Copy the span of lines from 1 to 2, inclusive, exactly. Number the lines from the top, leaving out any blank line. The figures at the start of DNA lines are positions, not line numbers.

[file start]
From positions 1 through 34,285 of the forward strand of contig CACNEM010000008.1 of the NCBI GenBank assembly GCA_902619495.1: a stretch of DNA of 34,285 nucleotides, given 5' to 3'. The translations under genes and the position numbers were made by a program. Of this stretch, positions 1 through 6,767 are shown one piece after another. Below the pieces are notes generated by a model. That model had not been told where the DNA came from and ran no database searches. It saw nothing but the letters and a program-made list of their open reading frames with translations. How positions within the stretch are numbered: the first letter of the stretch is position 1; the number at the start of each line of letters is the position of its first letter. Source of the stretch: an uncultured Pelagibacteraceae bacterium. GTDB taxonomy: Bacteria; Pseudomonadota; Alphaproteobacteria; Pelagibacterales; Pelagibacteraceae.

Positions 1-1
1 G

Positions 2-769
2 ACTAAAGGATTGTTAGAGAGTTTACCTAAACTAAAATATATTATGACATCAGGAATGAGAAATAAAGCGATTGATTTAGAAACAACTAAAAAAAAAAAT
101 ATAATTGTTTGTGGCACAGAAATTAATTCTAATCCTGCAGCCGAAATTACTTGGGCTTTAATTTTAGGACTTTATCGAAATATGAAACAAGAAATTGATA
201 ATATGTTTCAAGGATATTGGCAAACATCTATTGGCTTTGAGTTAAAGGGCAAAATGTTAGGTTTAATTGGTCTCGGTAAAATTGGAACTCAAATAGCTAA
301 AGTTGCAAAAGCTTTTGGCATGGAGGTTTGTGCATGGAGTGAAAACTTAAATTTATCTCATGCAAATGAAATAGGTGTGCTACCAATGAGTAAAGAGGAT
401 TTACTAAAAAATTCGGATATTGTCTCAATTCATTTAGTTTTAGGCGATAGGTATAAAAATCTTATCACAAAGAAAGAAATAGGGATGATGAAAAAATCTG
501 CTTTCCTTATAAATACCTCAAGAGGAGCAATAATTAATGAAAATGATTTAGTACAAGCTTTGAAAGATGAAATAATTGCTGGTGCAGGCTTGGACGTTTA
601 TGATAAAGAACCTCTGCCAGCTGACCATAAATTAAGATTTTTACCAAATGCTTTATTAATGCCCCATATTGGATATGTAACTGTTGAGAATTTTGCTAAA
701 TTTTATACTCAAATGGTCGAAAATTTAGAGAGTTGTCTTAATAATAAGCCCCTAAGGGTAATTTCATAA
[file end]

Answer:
From positions 1 through 34,285 of the forward strand of contig CACNEM010000008.1 of the NCBI GenBank assembly GCA_902619495.1: a stretch of DNA of 34,285 nucleotides, given 5' to 3'. The translations under genes and the position numbers were made by a program. Of this stretch, positions 1 through 6,767 are shown one piece after another. Below the pieces are notes generated by a model. That model had not been told where the DNA came from and ran no database searches. It saw nothing but the letters and a program-made list of their open reading frames with translations. How positions within the stretch are numbered: the first letter of the stretch is position 1; the number at the start of each line of letters is the position of its first letter. Source of the stretch: an uncultured Pelagibacteraceae bacterium. GTDB taxonomy: Bacteria; Pseudomonadota; Alphaproteobacteria; Pelagibacterales; Pelagibacteraceae.

Positions 1-1